More needs to be done to stop women being forced to wear high heels at work, researchers say.
Academics at the University of Aberdeen identified evidence that high heels increase women's attractiveness to men, but also a wealth of studies showing they raise the risk of developing musculoskeletal conditions and the chance of injury.
Earlier this year, a petition attracted more than 152,400 signatures asking for it to be made illegal for companies to require women to wear the footwear for their jobs.
It was set up after receptionist Nicola Thorp was sent home because she refused to wear heels at work.
The London temp arrived at PwC in flat shoes, but was told she had to have a 2-4in heel.
The UK government rejected calls for a ban on enforced high heel wear, with ministers saying existing laws were adequate to deal with discrimination.
The researchers contrasted the response of the UK government with that of the Canadian province of British Columbia, which has changed the law to ban employers from requiring female staff to wear high heels.
Dr Max Barnish, who led the research, said: "From our review it is clear that despite the huge amount of evidence showing heels are bad for individuals' health, there are complex social and cultural reasons that make high heel wearing attractive.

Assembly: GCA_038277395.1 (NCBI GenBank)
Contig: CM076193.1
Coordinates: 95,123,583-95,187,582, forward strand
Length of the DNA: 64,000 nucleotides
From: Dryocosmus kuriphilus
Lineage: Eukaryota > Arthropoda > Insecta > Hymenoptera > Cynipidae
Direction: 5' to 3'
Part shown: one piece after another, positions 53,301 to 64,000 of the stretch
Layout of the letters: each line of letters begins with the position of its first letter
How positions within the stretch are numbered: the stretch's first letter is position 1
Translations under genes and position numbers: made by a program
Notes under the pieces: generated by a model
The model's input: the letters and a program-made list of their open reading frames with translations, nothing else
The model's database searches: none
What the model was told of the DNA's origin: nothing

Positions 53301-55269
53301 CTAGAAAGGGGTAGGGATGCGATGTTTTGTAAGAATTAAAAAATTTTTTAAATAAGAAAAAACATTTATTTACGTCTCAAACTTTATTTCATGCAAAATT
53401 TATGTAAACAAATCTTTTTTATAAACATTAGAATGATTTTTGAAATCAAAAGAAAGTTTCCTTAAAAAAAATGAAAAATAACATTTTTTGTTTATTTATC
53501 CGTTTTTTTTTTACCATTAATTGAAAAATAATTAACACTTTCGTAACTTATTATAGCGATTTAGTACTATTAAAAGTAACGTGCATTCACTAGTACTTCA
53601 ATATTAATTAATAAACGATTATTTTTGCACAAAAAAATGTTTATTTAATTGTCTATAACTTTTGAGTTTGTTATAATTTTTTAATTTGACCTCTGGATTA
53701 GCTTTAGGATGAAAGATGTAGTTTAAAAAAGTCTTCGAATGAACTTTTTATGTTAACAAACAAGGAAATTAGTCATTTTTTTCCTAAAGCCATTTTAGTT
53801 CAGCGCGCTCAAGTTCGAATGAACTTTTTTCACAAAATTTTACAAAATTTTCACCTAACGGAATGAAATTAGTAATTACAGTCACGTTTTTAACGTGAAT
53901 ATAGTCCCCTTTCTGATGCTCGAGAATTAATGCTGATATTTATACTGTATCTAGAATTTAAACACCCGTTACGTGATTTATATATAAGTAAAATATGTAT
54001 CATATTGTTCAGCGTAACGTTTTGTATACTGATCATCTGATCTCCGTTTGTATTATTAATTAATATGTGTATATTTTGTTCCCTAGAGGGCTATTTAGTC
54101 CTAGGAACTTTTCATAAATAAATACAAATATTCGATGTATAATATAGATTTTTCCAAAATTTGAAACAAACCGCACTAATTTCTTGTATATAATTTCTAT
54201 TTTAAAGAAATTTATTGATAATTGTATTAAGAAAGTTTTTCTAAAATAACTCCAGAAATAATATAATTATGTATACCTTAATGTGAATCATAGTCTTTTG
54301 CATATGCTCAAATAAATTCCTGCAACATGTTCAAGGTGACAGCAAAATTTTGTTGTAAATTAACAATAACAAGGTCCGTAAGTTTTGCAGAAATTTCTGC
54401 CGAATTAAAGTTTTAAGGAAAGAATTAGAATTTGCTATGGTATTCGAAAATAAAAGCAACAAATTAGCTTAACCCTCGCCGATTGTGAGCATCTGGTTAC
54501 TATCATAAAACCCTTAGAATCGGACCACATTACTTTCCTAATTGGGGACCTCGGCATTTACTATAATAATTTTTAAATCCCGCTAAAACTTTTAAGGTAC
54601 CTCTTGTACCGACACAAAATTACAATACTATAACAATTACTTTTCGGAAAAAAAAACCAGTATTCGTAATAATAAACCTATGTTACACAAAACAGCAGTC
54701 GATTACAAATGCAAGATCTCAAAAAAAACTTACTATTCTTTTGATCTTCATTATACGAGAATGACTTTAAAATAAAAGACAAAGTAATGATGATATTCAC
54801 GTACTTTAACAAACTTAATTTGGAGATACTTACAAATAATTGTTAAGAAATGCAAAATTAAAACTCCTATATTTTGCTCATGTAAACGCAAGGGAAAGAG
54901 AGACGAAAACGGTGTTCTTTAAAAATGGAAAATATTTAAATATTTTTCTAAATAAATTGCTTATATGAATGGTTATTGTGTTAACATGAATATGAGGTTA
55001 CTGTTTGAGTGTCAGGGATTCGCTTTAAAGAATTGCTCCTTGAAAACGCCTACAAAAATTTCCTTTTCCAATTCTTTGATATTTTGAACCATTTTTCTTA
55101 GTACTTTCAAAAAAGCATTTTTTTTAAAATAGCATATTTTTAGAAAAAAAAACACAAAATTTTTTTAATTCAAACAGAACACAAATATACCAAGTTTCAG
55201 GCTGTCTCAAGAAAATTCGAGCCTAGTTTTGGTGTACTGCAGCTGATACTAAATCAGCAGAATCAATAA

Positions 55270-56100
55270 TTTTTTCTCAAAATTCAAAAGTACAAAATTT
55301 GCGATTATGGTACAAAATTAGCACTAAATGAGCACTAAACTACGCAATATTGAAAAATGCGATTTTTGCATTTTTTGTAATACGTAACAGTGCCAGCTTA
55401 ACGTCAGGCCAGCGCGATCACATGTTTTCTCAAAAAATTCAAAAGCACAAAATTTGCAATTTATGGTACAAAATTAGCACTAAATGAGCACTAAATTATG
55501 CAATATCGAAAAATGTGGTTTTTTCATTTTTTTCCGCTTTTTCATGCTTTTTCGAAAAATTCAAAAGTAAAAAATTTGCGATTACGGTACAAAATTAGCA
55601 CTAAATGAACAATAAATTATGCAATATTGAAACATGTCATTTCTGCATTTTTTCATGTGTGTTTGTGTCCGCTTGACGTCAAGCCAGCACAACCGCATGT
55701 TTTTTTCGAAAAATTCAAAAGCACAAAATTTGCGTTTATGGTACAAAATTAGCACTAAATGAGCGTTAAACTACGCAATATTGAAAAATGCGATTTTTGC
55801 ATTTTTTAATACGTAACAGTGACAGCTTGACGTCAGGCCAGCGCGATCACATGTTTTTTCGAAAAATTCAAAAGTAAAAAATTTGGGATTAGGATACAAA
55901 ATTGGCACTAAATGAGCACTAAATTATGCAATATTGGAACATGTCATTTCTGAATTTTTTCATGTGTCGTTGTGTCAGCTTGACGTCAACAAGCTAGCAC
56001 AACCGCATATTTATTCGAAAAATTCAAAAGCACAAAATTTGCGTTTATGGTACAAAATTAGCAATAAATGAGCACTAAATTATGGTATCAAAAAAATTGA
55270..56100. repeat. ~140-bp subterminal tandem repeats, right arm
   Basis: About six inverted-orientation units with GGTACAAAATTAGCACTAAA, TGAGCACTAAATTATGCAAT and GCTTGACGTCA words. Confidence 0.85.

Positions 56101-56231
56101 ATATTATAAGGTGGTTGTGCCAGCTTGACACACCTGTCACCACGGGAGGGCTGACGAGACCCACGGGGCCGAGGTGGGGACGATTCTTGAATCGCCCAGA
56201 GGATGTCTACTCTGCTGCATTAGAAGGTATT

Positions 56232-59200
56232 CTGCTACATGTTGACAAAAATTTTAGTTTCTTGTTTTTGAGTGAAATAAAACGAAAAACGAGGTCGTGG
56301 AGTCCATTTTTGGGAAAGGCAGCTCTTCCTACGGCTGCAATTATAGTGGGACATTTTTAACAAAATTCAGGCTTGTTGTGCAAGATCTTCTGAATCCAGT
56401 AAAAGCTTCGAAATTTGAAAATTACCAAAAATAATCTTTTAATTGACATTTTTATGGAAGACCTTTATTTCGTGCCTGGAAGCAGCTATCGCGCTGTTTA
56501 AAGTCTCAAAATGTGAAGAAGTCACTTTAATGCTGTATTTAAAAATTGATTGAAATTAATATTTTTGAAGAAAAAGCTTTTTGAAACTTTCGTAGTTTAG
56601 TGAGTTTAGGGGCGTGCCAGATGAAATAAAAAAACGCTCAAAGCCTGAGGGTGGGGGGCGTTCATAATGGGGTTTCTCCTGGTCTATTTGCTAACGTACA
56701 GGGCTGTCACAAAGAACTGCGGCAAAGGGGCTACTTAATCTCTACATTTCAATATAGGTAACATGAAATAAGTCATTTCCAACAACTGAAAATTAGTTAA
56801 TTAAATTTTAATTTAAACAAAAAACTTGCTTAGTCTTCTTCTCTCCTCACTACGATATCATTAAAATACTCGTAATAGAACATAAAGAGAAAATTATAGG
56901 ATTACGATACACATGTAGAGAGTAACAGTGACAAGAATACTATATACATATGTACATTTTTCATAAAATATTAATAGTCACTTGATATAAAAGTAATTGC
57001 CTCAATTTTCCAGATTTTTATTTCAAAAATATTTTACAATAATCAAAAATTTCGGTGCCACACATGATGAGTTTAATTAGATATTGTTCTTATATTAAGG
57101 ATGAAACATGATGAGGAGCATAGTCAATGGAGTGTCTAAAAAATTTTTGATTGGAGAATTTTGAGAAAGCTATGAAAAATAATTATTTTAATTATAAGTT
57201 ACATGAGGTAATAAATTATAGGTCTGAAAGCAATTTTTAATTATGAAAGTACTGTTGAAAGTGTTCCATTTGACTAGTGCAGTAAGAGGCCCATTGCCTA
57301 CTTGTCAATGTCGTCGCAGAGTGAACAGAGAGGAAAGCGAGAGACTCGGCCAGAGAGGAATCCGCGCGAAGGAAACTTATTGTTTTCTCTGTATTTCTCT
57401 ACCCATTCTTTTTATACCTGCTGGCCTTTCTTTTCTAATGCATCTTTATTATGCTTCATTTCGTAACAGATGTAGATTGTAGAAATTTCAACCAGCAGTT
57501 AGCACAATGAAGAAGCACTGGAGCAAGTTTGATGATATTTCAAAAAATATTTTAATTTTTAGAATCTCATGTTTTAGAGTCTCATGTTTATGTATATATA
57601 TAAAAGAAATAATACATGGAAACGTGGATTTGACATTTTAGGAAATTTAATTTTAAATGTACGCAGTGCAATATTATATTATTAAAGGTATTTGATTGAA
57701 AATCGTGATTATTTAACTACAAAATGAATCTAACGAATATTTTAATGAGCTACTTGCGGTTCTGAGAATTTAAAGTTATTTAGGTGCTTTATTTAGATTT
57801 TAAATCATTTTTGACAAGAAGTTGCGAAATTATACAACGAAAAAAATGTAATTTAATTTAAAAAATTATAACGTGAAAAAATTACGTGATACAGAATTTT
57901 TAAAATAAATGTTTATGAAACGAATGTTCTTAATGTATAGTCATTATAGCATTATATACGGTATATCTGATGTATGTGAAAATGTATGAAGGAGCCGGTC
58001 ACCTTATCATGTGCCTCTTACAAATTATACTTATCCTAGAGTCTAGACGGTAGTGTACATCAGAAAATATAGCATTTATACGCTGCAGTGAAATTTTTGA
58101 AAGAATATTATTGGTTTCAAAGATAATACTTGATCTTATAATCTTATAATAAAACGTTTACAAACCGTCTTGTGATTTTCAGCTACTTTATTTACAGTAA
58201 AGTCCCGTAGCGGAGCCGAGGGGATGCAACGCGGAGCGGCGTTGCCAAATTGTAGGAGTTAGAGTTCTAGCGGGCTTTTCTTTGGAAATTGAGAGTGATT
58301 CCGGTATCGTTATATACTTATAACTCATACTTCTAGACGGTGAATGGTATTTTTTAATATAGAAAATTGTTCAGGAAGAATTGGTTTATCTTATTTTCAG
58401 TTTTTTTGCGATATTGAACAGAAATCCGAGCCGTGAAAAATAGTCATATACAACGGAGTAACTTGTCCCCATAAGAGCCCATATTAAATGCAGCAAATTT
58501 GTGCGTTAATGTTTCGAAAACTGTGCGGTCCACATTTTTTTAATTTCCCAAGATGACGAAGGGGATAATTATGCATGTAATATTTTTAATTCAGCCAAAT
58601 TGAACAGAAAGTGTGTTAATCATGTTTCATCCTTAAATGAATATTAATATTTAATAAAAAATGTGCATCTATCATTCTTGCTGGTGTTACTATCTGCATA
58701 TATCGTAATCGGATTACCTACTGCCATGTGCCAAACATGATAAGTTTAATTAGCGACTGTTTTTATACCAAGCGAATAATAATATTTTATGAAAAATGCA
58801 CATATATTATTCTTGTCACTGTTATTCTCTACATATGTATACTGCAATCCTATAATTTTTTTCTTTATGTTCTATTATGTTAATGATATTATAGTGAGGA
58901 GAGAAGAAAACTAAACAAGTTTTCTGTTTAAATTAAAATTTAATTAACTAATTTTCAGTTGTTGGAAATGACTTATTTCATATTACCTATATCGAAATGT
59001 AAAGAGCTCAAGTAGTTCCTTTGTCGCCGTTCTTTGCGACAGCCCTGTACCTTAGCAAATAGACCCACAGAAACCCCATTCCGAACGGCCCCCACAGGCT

"We feel the UK government should follow the lead of other authorities who have introduced specific laws to tackle this practice rather than simply relying on existing legislation which has left the situation in this country uncertain and open to misinterpretation."
He added: "Also, this matter has in the UK been so far addressed through UK-wide equality laws. However, there may be scope for the devolved nations of the UK such as Scotland to consider introducing further measures under devolved health legislative powers."
Dr Heather Morgan, a lecturer at the university, said: "Of course we are not trying to tell anyone that they should or shouldn't wear high heels, but we hope this review will inform wearers to help them weigh up the health risks with social benefits, as well as putting pressure on lawmakers to toughen up legislation so that no-one is forced against their will to wear them in the workplace or in licensed public social venues.
"However, expectations are not always explicit and some may feel forced even if the law protects them."